Mimosa. Acacia. Cassie. All names for the same plant, with those fabulous yellow pom-pom flowers which look delicate, but fill a room with their dreamy sweetness in minutes. The bark, roots and resin are all still used to create incense for rituals, in Nepal, India and China (including Tibet – and acacia/mimosa’s used in mainstream perfumery, too: the scent has a warm, honey, iris-like, powdery airiness, which enriches the complexity of fragrances. Mimosa has a long tradition in perfumery: it was first used in making incense, and symbolised resurrection and immortality: Egyptian mythology linked the acacia tree with the tree of life, described in the Myth of Osiris and Isis. (Aromatherapeutically, mimosa is said to have properties that help to relieve stress and depression, FYI.)
Mimosas are pod-bearing shrubs and trees now native mostly to Australia and the Pacific, though they put on a pretty spectacular show around the heartland of perfumery in Grasse, too, in the south of France . For centuries, aside from perfumery, the mimosa tree has been used for many different purposes from medicinal to ornamental. The seeds and fruit are edible and used in many cuisines and soft drinks, the bark produces a gum that is used as a stabiliser (gum Arabic) and in the production for printing and ink; and the timber is used in furniture making.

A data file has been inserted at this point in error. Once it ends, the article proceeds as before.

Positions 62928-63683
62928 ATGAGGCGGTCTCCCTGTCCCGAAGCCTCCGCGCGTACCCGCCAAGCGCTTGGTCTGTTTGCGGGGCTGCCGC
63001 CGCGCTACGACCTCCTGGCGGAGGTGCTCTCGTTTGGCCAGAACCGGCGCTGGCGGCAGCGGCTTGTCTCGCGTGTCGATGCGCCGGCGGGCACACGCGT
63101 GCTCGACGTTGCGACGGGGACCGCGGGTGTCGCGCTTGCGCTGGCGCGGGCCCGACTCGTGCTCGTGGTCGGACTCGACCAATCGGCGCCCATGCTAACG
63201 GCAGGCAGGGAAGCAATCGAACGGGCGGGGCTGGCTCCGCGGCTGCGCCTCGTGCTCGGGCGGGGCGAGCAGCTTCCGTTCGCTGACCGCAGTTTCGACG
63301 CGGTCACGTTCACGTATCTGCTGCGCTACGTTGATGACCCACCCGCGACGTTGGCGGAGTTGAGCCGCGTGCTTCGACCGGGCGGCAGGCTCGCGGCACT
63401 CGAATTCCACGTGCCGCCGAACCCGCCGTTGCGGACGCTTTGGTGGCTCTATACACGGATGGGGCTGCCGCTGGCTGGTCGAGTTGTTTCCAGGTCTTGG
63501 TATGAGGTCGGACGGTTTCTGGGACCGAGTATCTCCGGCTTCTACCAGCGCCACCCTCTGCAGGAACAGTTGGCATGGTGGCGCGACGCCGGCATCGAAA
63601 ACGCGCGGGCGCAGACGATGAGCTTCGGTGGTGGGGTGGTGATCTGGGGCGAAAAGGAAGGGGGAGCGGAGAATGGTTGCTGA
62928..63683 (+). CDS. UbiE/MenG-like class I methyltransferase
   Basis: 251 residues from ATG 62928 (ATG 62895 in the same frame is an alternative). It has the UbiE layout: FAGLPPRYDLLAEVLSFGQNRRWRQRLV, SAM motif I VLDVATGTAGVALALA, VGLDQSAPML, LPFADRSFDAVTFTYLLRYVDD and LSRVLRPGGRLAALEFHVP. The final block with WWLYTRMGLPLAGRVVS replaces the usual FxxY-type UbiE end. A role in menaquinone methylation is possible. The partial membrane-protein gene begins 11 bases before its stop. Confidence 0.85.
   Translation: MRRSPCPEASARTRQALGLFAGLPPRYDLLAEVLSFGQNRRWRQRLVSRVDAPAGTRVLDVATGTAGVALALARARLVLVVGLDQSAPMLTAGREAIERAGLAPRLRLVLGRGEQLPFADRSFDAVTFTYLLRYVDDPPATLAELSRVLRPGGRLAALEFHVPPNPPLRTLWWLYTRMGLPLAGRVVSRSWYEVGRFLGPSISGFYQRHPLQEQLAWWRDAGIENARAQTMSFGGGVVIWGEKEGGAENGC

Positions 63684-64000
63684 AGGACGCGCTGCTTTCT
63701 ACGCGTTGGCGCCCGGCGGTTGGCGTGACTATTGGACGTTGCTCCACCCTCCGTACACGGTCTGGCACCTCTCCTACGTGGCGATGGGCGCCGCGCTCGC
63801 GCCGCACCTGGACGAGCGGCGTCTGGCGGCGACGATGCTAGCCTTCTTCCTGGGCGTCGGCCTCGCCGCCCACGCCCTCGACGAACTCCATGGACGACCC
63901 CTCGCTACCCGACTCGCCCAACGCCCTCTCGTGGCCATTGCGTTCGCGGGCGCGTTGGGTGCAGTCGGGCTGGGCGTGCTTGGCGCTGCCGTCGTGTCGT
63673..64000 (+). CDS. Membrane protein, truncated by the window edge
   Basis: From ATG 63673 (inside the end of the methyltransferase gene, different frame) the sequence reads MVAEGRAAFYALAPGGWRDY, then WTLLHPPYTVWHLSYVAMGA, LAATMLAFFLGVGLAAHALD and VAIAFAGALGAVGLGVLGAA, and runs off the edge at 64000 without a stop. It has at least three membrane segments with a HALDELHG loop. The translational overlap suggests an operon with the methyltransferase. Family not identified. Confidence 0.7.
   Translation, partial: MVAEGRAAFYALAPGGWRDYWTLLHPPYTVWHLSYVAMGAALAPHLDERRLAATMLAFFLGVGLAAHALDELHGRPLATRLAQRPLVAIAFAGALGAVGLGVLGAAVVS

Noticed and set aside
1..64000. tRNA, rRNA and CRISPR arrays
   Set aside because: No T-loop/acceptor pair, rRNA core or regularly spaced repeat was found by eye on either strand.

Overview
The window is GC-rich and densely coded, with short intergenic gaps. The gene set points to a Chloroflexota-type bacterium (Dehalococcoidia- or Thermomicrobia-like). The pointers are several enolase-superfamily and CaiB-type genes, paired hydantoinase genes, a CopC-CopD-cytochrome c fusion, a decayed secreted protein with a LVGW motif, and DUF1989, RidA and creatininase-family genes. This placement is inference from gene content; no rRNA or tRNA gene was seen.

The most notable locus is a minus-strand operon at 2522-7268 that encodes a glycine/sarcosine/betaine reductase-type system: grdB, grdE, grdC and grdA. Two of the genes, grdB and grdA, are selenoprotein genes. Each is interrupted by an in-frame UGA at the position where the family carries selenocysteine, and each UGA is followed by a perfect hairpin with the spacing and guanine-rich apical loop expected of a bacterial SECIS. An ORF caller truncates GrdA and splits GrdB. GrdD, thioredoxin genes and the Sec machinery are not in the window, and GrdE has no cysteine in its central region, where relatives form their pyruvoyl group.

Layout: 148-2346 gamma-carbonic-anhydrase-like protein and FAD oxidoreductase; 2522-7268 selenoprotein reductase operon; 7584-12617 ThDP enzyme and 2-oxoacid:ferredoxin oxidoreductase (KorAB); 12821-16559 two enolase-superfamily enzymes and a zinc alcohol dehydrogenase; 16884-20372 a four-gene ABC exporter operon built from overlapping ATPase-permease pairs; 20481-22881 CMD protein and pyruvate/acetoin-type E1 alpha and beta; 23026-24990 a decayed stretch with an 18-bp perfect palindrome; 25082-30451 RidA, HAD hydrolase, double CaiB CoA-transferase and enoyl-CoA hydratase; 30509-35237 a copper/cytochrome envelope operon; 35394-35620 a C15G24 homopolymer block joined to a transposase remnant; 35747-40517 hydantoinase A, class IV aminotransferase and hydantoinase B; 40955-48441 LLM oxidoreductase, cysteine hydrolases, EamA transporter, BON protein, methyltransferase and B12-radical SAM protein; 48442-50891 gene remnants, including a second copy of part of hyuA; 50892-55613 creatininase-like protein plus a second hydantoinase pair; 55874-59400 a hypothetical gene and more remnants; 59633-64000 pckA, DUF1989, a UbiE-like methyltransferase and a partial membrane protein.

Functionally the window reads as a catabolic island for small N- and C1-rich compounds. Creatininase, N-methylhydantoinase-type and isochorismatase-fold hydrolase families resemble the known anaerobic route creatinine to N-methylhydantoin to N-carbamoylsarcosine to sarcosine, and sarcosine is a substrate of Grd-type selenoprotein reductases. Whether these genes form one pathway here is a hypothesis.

An all-round useful ingredient, and a dreamily-scented one at that.
Smell mimosa in:
Annick Goutal le Mimosa
Bulgari Pour Femme
DKNY Energising for Women
Frédéric Malle Une Fleur de Cassie
Guerlain Après L’Ondée
Gucci Alchemist’s Garden Winter Spring
L’Artisan Parfumeur Mimosa Pour Moi
L’Artisan Parfumeur Mon Numéro 1
Miller Harris Couer de Fleur
Prada Infusion de Mimosa
Versace Yellow Diamond